Joseph H. Eastman became manager of the Boston Clock Company and the firm is listed in Boston directories from 1885 through 1894. The firm was a large producer of good grade imitation French "carriage," "crystal regulator" clocks and mantel clocks, often in style and onyx cases. Most of their clocks utilized a good quality movement with a platform or watchxlike balance escapement and had tandem winding whereby the time and strike were wound by turning the key in opposite directions in a single keyhole.

By 1890, the firm issued a trade catalog illustrating more than 50 different models. These clocks usually had porcelain dials, and the style and onyx cases used for the mantel clocks, were no doubt imported.
In 1894, the Boston Clock Company failed and Joseph Eastman tried to revive the firm as the Eastman Clock Company the following year. Eastman purchased land on Everett Street in Chelsea on September 13, 1895 and borrowed some $7,000 and commenced building a factory. The Eastman Clock Company was shown in Boston directories only for the year 1896 and Eastman's creditors foreclosed on the firm October 29, 1896.​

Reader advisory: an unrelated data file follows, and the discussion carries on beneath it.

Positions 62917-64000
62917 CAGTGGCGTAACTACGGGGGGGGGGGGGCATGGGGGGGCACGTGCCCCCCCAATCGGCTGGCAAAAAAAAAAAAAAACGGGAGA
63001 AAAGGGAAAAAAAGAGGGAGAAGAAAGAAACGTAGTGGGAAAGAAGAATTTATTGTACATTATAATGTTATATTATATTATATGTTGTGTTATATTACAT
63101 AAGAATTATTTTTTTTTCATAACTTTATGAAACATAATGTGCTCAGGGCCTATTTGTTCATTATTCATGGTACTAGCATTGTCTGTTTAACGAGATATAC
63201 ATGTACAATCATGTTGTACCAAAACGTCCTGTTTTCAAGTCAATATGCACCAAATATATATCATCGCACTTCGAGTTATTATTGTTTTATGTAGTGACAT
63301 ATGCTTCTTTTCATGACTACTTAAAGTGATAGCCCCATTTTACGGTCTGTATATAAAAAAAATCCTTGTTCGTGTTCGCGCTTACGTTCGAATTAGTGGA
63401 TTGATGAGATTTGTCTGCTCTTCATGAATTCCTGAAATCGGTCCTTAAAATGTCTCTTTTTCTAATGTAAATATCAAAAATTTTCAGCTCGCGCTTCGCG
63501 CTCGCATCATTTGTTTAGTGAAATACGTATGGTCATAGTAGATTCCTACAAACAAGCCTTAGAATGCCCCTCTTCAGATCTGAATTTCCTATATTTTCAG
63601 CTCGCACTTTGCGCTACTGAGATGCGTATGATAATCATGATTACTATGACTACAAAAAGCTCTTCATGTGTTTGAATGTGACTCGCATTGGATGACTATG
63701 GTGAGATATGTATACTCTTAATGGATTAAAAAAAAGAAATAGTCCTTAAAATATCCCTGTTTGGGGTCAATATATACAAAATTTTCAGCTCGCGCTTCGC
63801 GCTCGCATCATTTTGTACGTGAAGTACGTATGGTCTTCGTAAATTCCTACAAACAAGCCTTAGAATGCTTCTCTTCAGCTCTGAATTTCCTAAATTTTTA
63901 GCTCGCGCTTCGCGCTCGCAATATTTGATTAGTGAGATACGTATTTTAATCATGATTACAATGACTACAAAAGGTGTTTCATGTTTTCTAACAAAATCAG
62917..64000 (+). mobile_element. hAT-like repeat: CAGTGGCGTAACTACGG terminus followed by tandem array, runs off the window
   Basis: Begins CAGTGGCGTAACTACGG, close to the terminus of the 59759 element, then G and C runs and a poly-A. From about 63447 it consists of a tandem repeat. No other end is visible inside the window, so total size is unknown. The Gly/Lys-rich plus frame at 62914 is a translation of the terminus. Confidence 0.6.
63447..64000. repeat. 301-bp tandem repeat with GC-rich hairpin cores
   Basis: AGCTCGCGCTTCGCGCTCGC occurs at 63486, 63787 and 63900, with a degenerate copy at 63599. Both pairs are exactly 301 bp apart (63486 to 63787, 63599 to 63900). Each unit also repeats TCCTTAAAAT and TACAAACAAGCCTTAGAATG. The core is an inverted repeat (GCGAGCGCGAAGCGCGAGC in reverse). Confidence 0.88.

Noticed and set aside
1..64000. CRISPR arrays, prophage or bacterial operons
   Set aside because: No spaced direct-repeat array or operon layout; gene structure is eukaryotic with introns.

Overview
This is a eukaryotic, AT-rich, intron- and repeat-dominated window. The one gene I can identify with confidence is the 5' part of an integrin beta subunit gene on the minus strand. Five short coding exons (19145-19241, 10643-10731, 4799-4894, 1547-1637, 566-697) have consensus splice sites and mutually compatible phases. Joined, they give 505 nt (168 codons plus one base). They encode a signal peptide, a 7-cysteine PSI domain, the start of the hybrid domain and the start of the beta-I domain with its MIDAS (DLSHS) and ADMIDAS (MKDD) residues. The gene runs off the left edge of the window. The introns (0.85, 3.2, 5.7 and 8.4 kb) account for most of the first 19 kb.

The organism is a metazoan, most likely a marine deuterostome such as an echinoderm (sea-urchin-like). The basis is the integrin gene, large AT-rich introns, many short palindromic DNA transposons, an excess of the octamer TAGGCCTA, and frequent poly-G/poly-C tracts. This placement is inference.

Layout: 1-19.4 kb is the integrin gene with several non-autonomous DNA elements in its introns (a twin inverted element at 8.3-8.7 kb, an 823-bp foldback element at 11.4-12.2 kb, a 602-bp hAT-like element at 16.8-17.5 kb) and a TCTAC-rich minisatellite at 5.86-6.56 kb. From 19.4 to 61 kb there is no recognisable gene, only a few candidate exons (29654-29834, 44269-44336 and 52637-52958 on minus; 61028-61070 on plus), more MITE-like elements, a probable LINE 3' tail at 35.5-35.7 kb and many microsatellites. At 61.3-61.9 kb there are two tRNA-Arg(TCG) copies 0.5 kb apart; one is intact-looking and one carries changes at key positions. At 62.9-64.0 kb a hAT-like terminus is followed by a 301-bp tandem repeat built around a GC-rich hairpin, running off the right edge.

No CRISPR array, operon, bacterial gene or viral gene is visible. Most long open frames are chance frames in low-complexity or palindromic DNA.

From https://www.clockguy.com/SiteRelated/SiteReferencePages/BostonClockCompany.html
That is interesting seeing this is supposedly 1910. The guy i got it from said 1910 and found a couple very similar circa 1910 . That's 16 years after they shut.
 
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roughbarked

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Does the clock sound like and look like it is banking?

From WIKI:
'Knocking' or 'banking'
Even if the mainsprings were not prone to breakage, too much force during winding caused another problem in early watches, called 'knocking' or 'banking'.[12][13] If very little slack was left in the spring after winding ('overwinding"), the pressure of the last turn of the winding knob put the end of the spring under excessive tension, which was locked in by the last click of the ratchet. So the watch ran with excessive drive force for several hours, until the extra tension in the end of the spring was relieved. This made the balance wheel rotate too far in each direction, causing the impulse pin on the wheel to knock against the back of the fork horns. This caused the watch to gain time, and could break the impulse pin. In older watches this was prevented with 'stopwork'. In modern watches this is prevented by designing the 'click' with some 'recoil' (backlash), to allow the arbor to rotate backward after winding by about two ratchet teeth, enough to remove excess tension.
 
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Darrmann39